Return On New Invested Capital - RONIC

AAA

DEFINITION of 'Return On New Invested Capital - RONIC'

A calculation used, either by a firm or investors, to determine the amount of return that a firm could earn on additional contributed capital. The calculation measures the return generated when a company converts its capital into capital expenditures, which generate revenues from core operations. A higher RONIC equates to a relatively efficient firm.

INVESTOPEDIA EXPLAINS 'Return On New Invested Capital - RONIC'

Return on new invested capital is very useful when compared to the weighted average cost of capital (WACC) of the same firm. WACC summarizes the cost of funds acquired through equity or debt issuance. If a company's RONIC, and/or return on invested capital (ROIC) is higher than the WACC, the company should move forward with the capital project because it will add value.

RELATED TERMS
  1. Cost Of Capital

    The required return necessary to make a capital budgeting project, ...
  2. Economic Spread

    1. A performance metric that is equal to the difference between ...
  3. Weighted Average Cost Of Capital ...

    A calculation of a firm's cost of capital in which each category ...
  4. Economic Value Added - EVA

    A measure of a company's financial performance based on the residual ...
  5. Market Value Added - MVA

    A calculation that shows the difference between the market value ...
  6. Shareholder Value Added - SVA

    A value-based performance measure of a company's worth to shareholders. ...
Related Articles
  1. Find Quality Investments With ROIC
    Options & Futures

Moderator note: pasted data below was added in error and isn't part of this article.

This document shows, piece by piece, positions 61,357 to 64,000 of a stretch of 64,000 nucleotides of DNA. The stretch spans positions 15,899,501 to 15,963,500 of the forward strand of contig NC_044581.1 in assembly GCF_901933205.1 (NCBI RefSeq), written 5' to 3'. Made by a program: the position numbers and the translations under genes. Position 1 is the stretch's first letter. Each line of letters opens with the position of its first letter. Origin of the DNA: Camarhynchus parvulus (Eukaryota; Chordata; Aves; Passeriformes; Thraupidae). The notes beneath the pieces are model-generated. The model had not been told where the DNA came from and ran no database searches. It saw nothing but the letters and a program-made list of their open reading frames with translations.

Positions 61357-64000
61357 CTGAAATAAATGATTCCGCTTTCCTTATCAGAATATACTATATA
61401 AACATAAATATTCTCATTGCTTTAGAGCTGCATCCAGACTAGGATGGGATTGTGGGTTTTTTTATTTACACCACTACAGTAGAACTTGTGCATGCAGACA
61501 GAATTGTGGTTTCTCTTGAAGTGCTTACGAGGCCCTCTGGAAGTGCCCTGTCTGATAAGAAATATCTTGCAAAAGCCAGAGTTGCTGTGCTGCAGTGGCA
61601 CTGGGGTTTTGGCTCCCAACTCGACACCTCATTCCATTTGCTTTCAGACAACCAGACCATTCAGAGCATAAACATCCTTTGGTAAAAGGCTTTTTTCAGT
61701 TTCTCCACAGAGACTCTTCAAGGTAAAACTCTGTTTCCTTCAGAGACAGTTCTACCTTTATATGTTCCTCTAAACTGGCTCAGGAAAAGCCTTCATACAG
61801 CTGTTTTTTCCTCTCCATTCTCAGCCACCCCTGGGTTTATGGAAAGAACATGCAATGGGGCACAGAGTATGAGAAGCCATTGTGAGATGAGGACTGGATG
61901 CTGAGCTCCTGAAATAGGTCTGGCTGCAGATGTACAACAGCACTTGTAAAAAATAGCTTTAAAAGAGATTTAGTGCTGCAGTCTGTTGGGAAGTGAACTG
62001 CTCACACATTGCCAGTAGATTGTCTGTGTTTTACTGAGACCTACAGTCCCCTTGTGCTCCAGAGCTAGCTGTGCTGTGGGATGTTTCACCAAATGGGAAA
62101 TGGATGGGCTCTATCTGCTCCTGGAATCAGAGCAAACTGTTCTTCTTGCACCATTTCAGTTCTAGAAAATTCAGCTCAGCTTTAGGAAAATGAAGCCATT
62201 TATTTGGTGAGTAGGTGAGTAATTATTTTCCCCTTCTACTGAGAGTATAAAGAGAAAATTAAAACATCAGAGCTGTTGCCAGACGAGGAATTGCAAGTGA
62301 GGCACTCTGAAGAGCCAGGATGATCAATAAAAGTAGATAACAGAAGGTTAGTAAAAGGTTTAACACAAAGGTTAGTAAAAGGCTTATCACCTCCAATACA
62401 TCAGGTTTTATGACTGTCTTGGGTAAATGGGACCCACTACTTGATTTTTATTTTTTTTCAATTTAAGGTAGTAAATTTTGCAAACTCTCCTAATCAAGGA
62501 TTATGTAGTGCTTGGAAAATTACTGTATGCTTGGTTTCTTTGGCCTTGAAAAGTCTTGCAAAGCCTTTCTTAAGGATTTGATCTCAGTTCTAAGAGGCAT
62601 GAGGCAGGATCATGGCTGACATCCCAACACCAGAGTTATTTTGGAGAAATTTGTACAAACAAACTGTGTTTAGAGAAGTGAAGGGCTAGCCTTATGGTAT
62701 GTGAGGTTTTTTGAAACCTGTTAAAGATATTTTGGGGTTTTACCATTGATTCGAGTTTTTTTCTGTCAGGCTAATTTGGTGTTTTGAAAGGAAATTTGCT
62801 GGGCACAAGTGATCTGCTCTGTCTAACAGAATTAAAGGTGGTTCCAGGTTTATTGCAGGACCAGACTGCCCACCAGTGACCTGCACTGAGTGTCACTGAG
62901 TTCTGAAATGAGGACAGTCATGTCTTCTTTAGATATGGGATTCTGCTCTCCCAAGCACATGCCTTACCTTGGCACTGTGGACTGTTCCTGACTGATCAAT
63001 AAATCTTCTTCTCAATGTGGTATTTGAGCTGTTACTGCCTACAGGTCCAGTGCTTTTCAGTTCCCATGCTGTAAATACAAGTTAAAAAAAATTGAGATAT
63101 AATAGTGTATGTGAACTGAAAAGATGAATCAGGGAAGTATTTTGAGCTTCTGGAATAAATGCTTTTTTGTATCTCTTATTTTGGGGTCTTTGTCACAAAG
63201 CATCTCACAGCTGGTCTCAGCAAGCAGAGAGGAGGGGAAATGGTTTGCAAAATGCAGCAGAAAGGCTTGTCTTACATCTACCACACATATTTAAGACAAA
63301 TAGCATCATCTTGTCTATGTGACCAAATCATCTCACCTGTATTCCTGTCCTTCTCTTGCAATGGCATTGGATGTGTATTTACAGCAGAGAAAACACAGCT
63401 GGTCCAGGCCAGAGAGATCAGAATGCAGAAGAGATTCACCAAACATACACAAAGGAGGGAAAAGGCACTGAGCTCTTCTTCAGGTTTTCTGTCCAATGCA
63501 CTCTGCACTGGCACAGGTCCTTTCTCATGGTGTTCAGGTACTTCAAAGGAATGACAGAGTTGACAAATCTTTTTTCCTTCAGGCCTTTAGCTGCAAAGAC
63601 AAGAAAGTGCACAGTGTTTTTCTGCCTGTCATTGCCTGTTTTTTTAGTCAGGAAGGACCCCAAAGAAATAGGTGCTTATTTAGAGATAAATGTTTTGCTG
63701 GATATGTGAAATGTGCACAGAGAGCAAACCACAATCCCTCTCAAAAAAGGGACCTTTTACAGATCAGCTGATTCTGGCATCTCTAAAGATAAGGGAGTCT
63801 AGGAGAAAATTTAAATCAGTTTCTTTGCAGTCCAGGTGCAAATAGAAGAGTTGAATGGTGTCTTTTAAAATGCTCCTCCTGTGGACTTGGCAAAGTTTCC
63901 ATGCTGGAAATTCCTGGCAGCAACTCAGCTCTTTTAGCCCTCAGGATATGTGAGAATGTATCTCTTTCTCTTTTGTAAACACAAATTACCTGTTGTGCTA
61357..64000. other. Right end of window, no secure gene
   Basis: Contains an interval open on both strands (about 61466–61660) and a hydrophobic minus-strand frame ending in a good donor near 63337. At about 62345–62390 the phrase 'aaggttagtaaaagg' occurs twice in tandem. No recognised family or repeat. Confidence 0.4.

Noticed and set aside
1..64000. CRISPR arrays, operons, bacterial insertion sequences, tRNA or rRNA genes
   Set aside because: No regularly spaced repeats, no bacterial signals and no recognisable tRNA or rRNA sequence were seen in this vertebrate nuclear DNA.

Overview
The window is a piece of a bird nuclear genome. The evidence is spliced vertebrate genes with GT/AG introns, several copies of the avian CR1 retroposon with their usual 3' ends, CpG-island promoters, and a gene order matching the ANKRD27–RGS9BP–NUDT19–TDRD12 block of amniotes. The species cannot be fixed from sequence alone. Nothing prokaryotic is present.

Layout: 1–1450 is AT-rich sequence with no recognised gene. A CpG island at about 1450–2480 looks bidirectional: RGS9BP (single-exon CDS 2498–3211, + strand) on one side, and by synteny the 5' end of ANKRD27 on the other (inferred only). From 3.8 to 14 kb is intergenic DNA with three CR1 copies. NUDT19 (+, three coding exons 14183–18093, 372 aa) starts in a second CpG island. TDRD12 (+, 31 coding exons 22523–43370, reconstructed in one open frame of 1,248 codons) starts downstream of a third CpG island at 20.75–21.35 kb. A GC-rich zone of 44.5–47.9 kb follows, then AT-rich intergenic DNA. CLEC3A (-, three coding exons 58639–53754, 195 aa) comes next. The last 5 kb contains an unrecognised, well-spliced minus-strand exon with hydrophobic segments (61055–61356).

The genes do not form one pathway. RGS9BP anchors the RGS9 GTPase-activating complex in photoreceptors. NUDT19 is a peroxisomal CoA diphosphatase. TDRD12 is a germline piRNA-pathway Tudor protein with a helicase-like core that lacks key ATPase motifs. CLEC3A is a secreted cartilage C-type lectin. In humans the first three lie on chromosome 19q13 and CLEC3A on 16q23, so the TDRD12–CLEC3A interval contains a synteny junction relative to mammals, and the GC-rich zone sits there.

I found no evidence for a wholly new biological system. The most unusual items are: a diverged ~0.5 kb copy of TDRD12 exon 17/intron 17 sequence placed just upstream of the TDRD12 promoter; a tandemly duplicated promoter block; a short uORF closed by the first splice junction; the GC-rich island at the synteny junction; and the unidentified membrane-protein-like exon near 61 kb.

Find Quality Investments With ROIC

  2. Understanding Economic Value Added
    Markets

    Understanding Economic Value Added

  3. Payback Period
    Investing

    Payback Period

  4. What's the difference between profit ...
    Fundamental Analysis

    What's the difference between profit ...

comments powered by Disqus
Hot Definitions
  1. Halloween Massacre

    Canada's decision to tax all income trusts domiciled in Canada. In October 2006, Canada's minister of finance, Jim Flaherty, ...
  2. Zombies

    Companies that continue to operate even though they are insolvent or near bankruptcy. Zombies often become casualties to ...
  3. Witching Hour

    The last hour of stock trading between 3pm (when the bond market closes) and 4pm EST. Witching hour is typically controlled ...
  4. October Effect

    The theory that stocks tend to decline during the month of October. The October effect is considered mainly to be a psychological ...
  5. Repurchase Agreement - Repo

    A form of short-term borrowing for dealers in government securities.
  6. Correlation

    In the world of finance, a statistical measure of how two securities move in relation to each other. Correlations are used ...
Trading Center